For the second time this year, the United States government has failed to solve a simple problem: how to provide basic services to the population while keeping the government solvent. Added to that is a complete absence of policy to restart the American economy, up to recently the most dynamic and inventive in the world.
What happened to our government?
One easy answer is that America has entered a period of terminal decline. With this assertion go the usual nostrums about the decrepitude of the West, the “Asian century” and the global power shift to China. But evidence supporting such simplistic explanations is absent.
First, America is not alone in this predicament. Both Europe and Japan suffer from a similar malaise. “Emerging” nations such as India and Brazil are also facing major difficulties. And the coming years will show whether the universally admired “Chinese model” can survive the havoc Chinese policy have visited on the rest of the globe and on China itself.
None of these nations lack resources, technology or creativity, yet each is rapidly getting bogged down in problems both internal and external. Neither multiple summits, nor changes in economic policy, nor financial manipulation appear capable to shake the growing political and economic inertia. Governments remain ineffective in the face of political opposition (as in the Middle East), corruption (Russia), massive social inequality (China) or complete political gridlock (USA).
Is government, as we know it, dying? Is the great experiment in industrialization, democracy and global communication bogged down in problems that appear eminently soluble, yet for which no working solution is forthcoming?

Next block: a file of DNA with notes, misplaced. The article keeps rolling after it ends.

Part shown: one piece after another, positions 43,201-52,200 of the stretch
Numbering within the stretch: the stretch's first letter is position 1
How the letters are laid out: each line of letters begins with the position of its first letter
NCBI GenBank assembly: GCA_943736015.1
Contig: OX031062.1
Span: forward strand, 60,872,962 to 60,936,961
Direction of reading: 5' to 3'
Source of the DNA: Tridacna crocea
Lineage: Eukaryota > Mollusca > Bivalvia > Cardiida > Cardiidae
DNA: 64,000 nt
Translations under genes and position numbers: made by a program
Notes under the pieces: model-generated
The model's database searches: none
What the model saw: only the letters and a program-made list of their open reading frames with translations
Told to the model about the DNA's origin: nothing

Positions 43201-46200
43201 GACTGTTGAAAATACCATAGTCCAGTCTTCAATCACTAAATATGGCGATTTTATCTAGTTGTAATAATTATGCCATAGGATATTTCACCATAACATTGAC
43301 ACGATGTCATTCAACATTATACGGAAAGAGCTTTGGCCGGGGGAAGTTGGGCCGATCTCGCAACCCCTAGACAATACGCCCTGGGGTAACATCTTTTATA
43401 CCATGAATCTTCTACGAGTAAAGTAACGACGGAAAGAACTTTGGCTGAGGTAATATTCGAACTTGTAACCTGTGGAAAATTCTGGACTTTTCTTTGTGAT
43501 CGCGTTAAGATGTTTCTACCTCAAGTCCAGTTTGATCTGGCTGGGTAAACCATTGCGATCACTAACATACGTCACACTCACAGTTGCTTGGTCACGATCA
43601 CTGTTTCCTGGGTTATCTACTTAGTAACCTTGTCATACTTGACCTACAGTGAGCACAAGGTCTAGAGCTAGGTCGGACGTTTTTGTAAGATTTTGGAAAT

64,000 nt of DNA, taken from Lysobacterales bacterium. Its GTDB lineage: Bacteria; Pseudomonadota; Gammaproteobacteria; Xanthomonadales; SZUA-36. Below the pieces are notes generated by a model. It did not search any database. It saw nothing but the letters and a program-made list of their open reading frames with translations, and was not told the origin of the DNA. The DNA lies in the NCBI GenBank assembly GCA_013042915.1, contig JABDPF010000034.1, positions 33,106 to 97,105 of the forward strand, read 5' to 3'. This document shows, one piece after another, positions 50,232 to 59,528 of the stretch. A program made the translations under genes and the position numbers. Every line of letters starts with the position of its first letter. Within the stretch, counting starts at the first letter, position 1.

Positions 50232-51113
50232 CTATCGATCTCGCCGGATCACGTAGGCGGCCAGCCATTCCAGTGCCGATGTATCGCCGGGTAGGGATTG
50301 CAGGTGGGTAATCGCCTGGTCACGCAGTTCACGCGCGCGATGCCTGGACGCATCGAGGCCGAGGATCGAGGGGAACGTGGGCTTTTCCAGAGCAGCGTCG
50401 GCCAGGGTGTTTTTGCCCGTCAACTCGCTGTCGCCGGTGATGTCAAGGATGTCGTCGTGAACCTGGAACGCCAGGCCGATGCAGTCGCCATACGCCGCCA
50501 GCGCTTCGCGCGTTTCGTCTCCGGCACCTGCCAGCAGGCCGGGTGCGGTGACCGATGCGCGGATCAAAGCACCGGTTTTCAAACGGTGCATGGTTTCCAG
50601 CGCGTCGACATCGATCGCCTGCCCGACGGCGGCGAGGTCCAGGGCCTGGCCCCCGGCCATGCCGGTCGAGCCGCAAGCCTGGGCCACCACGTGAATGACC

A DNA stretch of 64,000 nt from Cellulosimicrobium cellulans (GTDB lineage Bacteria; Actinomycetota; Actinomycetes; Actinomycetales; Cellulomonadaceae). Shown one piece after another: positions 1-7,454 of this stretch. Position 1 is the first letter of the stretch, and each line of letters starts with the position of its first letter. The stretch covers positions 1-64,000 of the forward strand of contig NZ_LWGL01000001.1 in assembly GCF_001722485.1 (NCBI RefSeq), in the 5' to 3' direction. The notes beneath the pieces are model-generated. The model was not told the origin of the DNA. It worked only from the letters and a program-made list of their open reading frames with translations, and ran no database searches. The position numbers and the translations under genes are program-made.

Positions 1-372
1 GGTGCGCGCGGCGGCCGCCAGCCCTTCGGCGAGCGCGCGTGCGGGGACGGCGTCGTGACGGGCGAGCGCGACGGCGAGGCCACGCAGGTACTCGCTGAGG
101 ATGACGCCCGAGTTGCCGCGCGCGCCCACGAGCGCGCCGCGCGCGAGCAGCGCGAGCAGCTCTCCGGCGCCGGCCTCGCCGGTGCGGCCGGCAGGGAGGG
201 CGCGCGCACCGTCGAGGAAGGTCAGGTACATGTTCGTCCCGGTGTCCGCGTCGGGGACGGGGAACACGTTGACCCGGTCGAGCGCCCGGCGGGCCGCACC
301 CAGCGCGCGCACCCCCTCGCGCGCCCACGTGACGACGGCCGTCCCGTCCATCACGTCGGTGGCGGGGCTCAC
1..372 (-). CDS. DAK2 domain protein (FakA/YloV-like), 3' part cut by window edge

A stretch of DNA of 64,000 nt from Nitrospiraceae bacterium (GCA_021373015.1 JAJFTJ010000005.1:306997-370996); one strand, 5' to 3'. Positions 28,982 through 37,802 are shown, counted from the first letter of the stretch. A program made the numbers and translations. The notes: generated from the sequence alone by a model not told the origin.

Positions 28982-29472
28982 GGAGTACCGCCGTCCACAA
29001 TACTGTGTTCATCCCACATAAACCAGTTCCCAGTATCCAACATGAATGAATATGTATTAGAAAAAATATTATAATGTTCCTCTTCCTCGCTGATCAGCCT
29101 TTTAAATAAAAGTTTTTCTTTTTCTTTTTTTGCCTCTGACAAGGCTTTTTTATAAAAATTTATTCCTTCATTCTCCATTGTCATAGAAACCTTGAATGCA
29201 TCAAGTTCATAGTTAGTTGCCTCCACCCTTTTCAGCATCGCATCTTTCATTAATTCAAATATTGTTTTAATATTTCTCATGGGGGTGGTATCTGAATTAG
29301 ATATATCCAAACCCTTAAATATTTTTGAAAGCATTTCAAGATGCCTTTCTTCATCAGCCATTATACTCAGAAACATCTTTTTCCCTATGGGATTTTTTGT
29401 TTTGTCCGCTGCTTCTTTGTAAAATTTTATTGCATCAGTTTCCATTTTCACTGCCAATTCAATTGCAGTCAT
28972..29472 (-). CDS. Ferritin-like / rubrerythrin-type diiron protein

This situation is all the more surprising as it seemed we had the problem licked. The 20th century had been dominated by the ideological struggle between socialism and capitalism. But the establishment of hybrid systems, combining the seeming advantages of both approaches, appeared to succeed. For a generation we had both social provision and growing economies. Then it all went downhill.
The key question is whether the capitalist-socialist hybrid provides a stable balance, or only a temporary fix. The struggles of the last two centuries indicate that capitalism and socialism, as ideologies, are antithetical. The first is creative but exacerbates inequality; the second delivers social fairness, but coupled with low efficiency. Adding socialism (“big government”) to a capitalist society spreads the wealth but stifles creativity. Grafting capitalism on a socialist structure provides growth but destroys equality.
The mixture is unstable, resulting in the dilemma affecting both “ex-capitalist” America and “ex-Soviet” Russia: both societies are being stretched between business clamoring for greater freedom (and license) and the demands of the populace for government protection and largesse – and insurmountable deficits.
While this insoluble dichotomy was developing, a new condition has arisen, which is the fatal flaw of the hybrid structure: both capitalism and socialism lead to the concentration of political power and economic resources. Such concentration is deadly.
Once concentration reaches a certain point, it eliminates competition. The priority of those at the top becomes the maintenance of their dominant position. This excludes the creative and talented in favor of the incompetent and corrupt, creating a growing gap between the population and the elite. Resources are increasingly concentrated but their efficiency of use rapidly deteriorates.
While both government and economy drift, discontent and anger accumulate at the base. This is the disease that increasingly affects the world’s powers, from Washington to Beijing, from Delhi and Tokyo to Moscow and Brussels.
There are two ways out: reform and revolution. We know the dangers of the latter, so the only acceptable choice is reform. But what does that mean?
The tension between the two options is already playing out in the Middle East, where, for both historical and political reasons, excessive concentration has been endemic for a long time. But instability is spreading to other venues, because the problem is, and increasingly so, the same everywhere.
We in America are facing a seeming replay of our original Revolution: the struggle between the rights of the people and the ambitions of a global, imperial elite. Our Founding Fathers gave us the means to resolve this conflict – it is high time we start addressing the issue.